Budva is known to be a sleepy beach town by day and party central by night. By night fall, the town comes alive and as you walk along the old town, you start smelling cologne and perfume, happy inebriated people dressed to the nines (by beach town standards). The bars within the city start to fill up really fast and at various spots within and out of the city walls, you’d find bars swarming with party people all ready to have an amazing night out.
Budva is known to host many famous international DJs in the summer and whether or not they be on a beach party or festival (Spring Break Montenegro Festival – in June / Sea Dance Festival – in July), or at some club, you can be sure of an amazing time. If you do not happen to be in Budva at either one of these festivals, fret not! There are clubs aplenty and many in Budva tell me that THE place to be for an amazing time is at Top Hill in Budva. Top Hill is located atop one of the hills around Budva and is just a short Taxi ride away (around €5). Note that if you are intending to head to Top Hill for a night out, bring identification, your ticket and more money! Its €10 for entry (buy your tickets online or at Hotel Splendid in Budva), extra for taxi and drinks!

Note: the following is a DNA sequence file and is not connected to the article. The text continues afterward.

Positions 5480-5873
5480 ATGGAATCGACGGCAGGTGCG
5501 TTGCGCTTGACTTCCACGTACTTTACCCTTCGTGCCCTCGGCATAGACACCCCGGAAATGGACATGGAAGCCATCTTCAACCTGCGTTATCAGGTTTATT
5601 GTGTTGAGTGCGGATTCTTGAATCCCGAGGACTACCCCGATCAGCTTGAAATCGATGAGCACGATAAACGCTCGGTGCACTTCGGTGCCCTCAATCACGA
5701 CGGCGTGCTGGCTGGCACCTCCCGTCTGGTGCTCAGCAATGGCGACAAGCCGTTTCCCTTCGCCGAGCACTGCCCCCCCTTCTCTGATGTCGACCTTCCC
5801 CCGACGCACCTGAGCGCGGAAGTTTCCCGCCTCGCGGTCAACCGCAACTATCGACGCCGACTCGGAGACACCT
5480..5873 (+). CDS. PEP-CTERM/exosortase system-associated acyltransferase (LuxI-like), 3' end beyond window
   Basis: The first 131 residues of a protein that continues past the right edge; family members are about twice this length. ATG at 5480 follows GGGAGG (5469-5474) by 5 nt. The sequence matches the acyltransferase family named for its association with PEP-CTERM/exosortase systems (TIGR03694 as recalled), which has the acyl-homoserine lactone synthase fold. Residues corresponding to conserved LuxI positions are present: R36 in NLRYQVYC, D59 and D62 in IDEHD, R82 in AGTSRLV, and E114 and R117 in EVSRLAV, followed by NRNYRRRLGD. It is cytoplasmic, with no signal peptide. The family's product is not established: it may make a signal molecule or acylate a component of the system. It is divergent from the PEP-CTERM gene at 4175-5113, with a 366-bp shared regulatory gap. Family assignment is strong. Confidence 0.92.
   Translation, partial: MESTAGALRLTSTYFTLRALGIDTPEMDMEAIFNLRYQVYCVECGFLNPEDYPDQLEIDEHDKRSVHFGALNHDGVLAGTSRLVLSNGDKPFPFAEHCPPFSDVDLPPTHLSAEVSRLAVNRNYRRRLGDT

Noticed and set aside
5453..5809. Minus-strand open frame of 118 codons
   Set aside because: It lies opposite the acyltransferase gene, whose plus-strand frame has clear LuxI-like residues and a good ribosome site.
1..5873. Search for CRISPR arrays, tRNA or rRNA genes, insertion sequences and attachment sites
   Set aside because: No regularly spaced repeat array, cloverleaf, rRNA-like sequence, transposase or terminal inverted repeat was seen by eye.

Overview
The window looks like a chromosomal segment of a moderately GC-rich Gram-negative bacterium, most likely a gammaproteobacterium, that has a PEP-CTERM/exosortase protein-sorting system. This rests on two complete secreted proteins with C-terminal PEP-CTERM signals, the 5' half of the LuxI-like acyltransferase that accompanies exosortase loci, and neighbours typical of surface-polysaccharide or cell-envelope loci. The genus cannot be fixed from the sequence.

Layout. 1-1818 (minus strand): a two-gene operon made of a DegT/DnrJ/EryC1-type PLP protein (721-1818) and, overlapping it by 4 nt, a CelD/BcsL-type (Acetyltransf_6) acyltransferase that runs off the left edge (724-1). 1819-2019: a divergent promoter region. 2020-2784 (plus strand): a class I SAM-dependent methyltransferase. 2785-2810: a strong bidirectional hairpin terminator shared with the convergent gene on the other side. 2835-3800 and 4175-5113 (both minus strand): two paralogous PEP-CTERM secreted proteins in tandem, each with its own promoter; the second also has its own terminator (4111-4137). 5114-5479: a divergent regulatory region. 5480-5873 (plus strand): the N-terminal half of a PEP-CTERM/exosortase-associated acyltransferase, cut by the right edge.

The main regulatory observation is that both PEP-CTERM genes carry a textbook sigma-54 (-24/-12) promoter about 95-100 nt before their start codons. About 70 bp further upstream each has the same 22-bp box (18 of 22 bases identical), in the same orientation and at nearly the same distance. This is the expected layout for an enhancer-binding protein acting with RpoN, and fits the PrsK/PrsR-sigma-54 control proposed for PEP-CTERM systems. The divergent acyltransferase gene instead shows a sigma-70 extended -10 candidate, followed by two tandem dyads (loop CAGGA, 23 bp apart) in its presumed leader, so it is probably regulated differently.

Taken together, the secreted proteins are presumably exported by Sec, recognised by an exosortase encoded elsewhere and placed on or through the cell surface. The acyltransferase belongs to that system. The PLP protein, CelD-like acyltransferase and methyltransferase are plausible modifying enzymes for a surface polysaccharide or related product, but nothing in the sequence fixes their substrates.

For more of my Journey from Belgrade to Budva, click HERE!